Lower evaporation rates from the crater and calm winds slowed dispersion further on the third day. That day’s winds were out of the southeast and pushed the hazard area approximately 20 kilometers to the northwest, away from US troops. (See Figure 17.)

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Figure 17.  DoD's modeling results for the February 13/14th airstrike, Day 3

After the third day, the models predicted that the level of mustard agent did not exceed the general population limit anywhere, and therefore no longer presented a threat to US troops. DoD completed this modeling of the February airstrike in early 1998. All the modeled hazard areas fell hundreds of kilometers short of reaching US troops.

E. UNSCOM’s 1998 Ukhaydir Inspection

While the DoD modeling progressed, UNSCOM continued its work in Iraq. In the spring of 1998, Iraq told UNSCOM that it had unilaterally excavated the area around the bomb crater at Ukhaydir and discovered 12 additional mustard-filled 155mm rounds. Consequently, in the summer of 1998, UNSCOM inspectors returned to Ukhaydir to ensure the site was cleared of chemical weapons, investigate Iraq’s excavation and perform a geophysical survey of the area around the bomb crater using ground-penetrating radar.[52]

According to Iraq, it found five of the rounds under the repaired crater in the roadway in front of the bunker. Iraq also claimed that the remaining seven rounds were found in the area around the roadway, near where UNSCOM had discovered the four intact mustard-filled rounds in 1997. Like those rounds, the 12 rounds excavated by Iraq were intact and painted grey, with no sign of burn damage. The inspectors examined the contents of two of the twelve rounds and found them consistent with mustard. The other shells were examined and all were found to contain liquid. UNSCOM transported all the rounds it found during these inspections of the Ukhaydir Ammunition Storage Depot to the Muthanna State Establishment where they were destroyed under UNSCOM supervision.[53]

During its geophysical survey, UNSCOM used ground-penetrating radar to search an area around the repaired bomb crater in the road. They did not discover any additional intact munitions during this survey. Moreover, inspectors found no evidence of significant munitions debris or other evidence of chemical munitions destruction at the site. The only metal inspectors found in the survey was a piece of angle iron. They detected no mustard contamination in the area they surveyed. Iraq continues to state that no chemical rounds were destroyed at Ukhaydir during the Gulf War.[54]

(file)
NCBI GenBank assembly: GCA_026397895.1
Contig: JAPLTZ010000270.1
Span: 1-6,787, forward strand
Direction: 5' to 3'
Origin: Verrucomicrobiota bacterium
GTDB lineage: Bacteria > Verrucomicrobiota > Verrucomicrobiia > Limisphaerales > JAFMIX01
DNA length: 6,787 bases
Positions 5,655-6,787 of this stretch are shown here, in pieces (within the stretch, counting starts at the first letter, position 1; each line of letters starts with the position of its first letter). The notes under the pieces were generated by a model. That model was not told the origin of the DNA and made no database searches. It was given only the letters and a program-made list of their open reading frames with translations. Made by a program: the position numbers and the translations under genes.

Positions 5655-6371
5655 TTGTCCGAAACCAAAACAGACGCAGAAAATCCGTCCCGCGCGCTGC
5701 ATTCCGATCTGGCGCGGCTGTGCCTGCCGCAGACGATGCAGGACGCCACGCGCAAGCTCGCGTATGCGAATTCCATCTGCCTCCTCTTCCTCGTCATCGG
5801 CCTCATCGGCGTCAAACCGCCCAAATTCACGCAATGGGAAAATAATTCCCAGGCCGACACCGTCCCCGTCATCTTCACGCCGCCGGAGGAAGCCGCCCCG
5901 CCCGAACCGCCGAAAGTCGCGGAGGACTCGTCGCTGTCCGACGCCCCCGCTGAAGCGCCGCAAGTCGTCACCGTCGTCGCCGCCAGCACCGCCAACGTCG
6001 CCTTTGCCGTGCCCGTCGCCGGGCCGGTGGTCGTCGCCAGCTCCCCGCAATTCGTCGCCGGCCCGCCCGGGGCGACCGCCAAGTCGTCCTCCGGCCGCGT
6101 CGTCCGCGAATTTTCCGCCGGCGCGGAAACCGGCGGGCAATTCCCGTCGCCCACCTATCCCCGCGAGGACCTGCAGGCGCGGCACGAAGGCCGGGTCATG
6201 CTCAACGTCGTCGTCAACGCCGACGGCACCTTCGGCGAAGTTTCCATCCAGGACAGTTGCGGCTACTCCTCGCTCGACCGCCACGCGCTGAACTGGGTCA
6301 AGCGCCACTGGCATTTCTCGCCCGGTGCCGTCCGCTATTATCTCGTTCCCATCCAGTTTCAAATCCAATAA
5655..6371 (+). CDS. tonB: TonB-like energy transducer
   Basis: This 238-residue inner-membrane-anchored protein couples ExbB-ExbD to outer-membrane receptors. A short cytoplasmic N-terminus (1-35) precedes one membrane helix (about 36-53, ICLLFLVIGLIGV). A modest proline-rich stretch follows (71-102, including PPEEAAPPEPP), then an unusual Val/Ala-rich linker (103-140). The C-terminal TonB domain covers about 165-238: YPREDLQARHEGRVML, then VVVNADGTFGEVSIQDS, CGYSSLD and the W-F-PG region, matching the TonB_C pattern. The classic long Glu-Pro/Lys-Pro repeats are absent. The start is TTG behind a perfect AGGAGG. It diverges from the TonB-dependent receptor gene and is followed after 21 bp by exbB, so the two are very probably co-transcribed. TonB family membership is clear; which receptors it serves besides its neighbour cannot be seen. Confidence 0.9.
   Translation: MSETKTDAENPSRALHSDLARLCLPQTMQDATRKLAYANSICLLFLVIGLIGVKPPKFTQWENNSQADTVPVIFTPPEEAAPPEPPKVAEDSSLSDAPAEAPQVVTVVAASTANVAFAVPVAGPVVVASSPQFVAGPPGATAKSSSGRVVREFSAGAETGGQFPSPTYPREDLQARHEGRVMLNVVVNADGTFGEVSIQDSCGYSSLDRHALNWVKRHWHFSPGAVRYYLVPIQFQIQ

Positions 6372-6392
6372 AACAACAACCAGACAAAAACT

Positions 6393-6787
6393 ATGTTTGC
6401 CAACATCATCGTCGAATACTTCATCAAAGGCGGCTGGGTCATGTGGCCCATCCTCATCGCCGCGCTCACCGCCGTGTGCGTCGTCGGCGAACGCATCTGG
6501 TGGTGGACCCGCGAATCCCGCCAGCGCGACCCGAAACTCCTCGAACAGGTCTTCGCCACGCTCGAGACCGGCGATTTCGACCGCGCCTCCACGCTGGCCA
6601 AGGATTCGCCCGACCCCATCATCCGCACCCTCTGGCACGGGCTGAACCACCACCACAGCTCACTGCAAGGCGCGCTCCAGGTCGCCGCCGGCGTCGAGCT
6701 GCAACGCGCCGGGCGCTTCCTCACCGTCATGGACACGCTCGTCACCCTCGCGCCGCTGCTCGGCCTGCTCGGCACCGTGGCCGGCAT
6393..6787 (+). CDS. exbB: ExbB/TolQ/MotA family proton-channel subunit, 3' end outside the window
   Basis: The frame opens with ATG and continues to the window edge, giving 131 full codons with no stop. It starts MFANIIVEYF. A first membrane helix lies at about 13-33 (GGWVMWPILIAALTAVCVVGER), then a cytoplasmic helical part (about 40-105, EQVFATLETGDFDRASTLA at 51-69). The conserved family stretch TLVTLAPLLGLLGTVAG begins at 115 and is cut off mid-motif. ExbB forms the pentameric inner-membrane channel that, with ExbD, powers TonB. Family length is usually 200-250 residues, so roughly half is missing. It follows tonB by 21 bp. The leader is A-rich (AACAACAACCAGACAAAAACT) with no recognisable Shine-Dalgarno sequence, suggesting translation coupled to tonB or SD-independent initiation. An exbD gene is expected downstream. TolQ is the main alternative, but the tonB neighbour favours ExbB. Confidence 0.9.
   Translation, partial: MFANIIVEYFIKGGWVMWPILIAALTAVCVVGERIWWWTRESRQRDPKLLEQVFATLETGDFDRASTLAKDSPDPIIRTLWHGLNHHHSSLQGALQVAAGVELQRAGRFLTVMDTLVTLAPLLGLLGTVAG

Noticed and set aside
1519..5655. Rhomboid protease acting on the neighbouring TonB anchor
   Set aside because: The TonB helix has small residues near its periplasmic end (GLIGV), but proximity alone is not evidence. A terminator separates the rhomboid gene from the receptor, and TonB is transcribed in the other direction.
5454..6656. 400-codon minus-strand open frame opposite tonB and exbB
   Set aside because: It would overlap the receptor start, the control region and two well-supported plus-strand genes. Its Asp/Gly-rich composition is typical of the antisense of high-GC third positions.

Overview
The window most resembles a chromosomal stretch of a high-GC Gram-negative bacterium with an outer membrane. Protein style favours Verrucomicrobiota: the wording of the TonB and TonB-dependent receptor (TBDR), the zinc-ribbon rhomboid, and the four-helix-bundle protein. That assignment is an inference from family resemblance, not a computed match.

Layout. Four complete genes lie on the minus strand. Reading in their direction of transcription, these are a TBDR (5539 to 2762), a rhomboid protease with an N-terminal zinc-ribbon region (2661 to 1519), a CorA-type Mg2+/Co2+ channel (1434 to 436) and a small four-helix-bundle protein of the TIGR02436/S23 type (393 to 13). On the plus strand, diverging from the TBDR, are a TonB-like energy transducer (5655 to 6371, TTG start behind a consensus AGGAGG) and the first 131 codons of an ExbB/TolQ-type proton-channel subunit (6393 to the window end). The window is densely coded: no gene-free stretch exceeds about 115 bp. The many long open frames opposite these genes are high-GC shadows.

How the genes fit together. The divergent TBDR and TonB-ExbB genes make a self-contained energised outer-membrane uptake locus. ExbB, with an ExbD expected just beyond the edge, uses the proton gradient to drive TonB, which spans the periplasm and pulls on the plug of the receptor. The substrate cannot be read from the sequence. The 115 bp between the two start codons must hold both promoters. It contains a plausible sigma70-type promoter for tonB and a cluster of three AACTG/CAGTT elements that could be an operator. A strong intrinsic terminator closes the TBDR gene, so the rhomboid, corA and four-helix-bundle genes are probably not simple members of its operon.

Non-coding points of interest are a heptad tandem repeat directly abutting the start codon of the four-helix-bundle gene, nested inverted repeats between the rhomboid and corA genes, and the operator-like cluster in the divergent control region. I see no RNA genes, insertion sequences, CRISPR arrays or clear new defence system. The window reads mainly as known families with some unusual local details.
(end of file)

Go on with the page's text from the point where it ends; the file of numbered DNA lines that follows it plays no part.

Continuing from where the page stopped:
F. CIA’s Reassessments

Although both DoD’s and CIA’s modeling showed that it was unlikely any mustard agent reached US forces in Saudi Arabia, the new information obtained from UNSCOM’s 1998 inspection caused CIA to re-evaluate its original assessment of a likely release from Ukhaydir during the Gulf War.

1. February 1999 Letter

After UNSCOM returned from its 1998 inspection of Ukhaydir, the CIA re-evaluated its assessment of whether the airstrikes on January 20, 1991, and February 13/14, 1991, caused any releases of mustard agent at Ukhaydir. In February 1999, the CIA’s Special Assistant to the Director of Central Intelligence for Persian Gulf War Illnesses Issues sent a letter to DoD’s Special Assistant for Gulf War Illnesses providing the CIA’s revised assessment. Both the CIA and UNSCOM continue to assess that the rounds inspected at the Fallujah Proving Ground in 1991 were at Ukhaydir during the air campaign. However, the CIA stated in its letter that it now believes a release from Ukhaydir as a result of either airstrike is unlikely.

For the January 20, 1991, bunker fire and the burned rounds at the Fallujah Proving Ground, the CIA stated, "There was no direct evidence the bunker fire actually burned any rounds. [Therefore, it] is no longer considered to be a case for a release."[55] The CIA’s letter did discuss a trailer fire at an unknown time about 20 miles away from Ukhaydir as an alternate explanation for the burn damage discovered at the Fallujah Proving Ground.[56]